By Fred R. Shapiro
In 2008 I made the front page of The New York Times by asserting that the greatest American theologian of the 20th century, who was also perhaps the greatest American political philosopher of the 20th century, probably did not originate the most famous and beloved prayer of the 20th century. The theologian-philosopher was Reinhold Niebuhr. The prayer was the Serenity Prayer, commonly quoted as follows: "God grant me the serenity to accept the things I cannot change, courage to change the things I can, and wisdom to know the difference." Its adoption by Alcoholics Anonymous and other 12-step programs has propelled it to worldwide renown.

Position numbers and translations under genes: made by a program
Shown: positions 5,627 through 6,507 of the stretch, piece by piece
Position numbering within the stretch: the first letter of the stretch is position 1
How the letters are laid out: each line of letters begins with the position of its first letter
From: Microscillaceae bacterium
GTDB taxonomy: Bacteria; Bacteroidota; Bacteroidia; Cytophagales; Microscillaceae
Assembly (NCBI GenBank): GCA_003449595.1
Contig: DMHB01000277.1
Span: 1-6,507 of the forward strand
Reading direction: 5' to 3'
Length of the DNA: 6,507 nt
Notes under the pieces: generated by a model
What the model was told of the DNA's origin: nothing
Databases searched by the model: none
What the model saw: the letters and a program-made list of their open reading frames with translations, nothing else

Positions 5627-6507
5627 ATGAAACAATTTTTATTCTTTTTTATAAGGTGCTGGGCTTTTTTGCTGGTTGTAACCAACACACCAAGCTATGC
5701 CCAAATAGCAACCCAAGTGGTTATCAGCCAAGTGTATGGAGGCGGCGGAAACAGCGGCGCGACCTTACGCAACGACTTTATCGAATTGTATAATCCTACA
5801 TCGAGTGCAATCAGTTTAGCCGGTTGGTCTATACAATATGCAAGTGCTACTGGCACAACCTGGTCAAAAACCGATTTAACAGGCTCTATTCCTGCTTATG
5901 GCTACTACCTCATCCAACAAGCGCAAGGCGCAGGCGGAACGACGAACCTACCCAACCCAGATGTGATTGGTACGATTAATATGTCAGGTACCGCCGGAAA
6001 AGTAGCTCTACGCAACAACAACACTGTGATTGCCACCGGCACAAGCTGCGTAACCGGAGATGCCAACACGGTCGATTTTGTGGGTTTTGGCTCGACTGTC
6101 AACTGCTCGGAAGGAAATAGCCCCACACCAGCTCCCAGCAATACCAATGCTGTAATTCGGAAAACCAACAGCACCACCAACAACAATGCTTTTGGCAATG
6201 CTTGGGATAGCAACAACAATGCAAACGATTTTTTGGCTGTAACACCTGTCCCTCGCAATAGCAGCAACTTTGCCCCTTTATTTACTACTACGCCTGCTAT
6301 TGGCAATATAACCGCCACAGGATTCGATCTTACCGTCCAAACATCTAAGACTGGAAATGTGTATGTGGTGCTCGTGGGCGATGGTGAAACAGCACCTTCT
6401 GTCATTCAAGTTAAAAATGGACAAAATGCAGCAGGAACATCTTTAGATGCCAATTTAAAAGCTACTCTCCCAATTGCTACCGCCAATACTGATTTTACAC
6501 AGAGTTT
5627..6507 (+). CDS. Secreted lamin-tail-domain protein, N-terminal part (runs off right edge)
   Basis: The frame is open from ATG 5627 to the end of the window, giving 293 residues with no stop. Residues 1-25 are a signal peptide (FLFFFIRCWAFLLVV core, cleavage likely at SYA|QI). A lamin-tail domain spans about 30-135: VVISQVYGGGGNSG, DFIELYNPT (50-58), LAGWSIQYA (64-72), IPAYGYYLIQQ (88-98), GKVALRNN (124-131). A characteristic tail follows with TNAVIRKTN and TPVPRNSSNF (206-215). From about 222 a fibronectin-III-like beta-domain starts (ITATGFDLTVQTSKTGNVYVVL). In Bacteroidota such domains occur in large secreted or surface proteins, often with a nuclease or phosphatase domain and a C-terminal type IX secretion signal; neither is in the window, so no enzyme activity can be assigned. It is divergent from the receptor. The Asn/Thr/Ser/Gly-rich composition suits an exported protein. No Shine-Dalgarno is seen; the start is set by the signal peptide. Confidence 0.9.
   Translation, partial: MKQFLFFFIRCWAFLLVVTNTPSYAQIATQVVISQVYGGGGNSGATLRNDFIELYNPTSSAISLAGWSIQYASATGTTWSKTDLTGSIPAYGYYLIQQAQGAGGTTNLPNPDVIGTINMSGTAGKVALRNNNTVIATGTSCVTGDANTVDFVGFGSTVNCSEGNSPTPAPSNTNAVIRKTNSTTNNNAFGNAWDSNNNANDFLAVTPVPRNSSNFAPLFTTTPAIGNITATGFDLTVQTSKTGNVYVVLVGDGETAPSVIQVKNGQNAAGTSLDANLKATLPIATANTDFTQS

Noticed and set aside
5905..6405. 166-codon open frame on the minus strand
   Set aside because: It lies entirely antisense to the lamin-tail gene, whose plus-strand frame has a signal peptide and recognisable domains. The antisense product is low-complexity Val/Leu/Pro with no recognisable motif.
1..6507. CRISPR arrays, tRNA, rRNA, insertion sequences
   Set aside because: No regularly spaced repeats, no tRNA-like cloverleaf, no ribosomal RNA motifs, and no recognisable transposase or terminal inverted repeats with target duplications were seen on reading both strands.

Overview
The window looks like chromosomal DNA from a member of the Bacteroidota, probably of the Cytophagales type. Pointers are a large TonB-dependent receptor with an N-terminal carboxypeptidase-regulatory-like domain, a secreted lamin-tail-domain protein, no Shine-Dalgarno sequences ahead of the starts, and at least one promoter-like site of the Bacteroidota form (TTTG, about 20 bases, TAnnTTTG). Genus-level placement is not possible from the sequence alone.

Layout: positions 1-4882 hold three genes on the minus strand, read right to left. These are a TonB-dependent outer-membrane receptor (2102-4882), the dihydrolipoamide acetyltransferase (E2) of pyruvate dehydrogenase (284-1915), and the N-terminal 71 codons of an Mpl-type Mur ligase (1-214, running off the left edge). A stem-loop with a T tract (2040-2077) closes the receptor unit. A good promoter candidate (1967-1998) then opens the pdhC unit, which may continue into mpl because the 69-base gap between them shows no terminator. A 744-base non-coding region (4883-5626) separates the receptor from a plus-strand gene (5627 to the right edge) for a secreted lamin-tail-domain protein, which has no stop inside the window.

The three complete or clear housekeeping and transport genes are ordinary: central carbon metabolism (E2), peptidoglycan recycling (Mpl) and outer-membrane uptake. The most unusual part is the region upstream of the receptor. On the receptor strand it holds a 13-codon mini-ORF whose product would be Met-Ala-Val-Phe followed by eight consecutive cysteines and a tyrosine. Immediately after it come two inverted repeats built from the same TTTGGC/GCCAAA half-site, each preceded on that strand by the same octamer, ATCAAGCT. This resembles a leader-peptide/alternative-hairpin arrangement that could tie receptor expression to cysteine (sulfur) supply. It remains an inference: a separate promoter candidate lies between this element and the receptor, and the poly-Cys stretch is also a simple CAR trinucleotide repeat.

My assertion engendered considerable controversy, and was strongly contested by Niebuhr’s daughter, the eminent publisher Elisabeth Sifton. Sifton’s 2003 book The Serenity Prayer featured a specific account of her father’s writing the prayer for a Sunday service in Heath, Mass., in 1943. In no less than 13 places in the book, she characterized Heath in 1943 as the place and time of composition. It is because I relied on the Heath story as the authoritative dating of the theologian’s first use of the prayer that, when I discovered eight instances of the prayer’s being printed in newspapers and books between January 1936 and April 1942—none of which mentioned Niebuhr—I concluded that he appeared to have drawn unconsciously on earlier versions of unknown authorship.